Two years after John Ray's death Carolus Linnaeus (1707 - 1778) was born. His great work, the Systema Naturae, ran through twelve editions during his lifetime (1st ed. 1735). He is best known for his introduction of a method of modern classification; he created systematic zoology and botany in their present form.
Linnaeus adopted Ray's conception of species, but he made the concept a practical reality by insisting that every species must have a unique Latin binomen, that is, a double name — the first half to be the name of the genus, common to several species, and the second half to be a single word, which is called the specific epithet. This convention is now referred to as binomial nomenclature, and the name formed from the two parts is known as the scientific name or "systematic name" of a species. When a species in further subdivided, the trinomial nomenclature is used. For a name to be scientifically complete, an author label and publication details have to be added.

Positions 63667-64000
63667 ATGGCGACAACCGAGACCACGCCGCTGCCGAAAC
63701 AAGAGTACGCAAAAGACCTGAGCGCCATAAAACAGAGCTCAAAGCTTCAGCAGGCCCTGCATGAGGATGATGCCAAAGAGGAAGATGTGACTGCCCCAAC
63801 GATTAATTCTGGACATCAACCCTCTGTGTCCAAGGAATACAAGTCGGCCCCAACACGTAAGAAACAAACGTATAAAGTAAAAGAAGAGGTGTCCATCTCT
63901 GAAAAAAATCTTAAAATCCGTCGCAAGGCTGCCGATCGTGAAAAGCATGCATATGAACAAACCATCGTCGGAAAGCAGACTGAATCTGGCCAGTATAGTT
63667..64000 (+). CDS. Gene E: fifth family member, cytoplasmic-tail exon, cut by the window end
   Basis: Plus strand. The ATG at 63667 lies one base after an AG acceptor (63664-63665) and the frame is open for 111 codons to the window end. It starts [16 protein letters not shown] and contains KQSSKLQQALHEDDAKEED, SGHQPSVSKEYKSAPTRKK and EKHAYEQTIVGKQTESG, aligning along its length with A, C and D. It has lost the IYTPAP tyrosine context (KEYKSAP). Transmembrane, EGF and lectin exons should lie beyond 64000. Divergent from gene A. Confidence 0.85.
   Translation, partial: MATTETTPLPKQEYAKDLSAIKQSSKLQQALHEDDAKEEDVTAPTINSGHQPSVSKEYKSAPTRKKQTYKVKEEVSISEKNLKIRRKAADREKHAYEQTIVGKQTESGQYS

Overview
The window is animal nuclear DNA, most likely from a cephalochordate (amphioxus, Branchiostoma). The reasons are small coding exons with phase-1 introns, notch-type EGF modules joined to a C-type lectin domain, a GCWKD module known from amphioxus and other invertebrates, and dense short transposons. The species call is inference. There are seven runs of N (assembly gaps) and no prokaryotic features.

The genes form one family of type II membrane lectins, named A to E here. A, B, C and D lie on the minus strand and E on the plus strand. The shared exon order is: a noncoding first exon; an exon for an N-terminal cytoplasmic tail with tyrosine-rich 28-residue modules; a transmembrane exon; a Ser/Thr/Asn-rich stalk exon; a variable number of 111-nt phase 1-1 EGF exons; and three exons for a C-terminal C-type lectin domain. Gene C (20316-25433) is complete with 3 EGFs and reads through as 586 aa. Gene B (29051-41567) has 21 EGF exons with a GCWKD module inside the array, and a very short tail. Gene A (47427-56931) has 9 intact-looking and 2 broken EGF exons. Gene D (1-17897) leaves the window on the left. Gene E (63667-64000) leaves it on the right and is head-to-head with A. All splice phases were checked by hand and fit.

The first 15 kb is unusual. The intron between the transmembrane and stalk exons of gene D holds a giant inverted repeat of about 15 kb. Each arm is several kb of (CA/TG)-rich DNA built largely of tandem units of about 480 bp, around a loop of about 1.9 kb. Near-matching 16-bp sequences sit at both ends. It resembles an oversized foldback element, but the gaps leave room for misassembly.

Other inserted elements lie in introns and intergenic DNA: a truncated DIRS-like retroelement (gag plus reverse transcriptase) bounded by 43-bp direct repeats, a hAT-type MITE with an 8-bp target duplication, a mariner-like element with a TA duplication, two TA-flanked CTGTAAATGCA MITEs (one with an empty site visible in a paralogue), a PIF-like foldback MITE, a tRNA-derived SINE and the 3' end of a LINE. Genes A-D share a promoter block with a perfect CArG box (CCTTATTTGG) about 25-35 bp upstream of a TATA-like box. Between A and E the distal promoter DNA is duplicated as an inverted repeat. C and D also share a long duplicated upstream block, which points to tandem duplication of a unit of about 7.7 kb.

Before Linnaeus, long many-worded names had been used, sometimes with one additional adjective, sometimes with another, so that no true names were fixed and accepted. Linnaeus' system made it easy to identify unambiguously any given species of plant or animal. He proceeded further to introduce into his system a series of groups: genus, order, class.
The Linnaeus System works by placing each organism into a layered hierarchy of groups. Each group at a given layer is composed of a set of groups from the layer directly below. Simply knowing the two-part scientific name makes it possible to determine the other six layers.
The groupings (taxa) of taxonomy from most general to most specific are: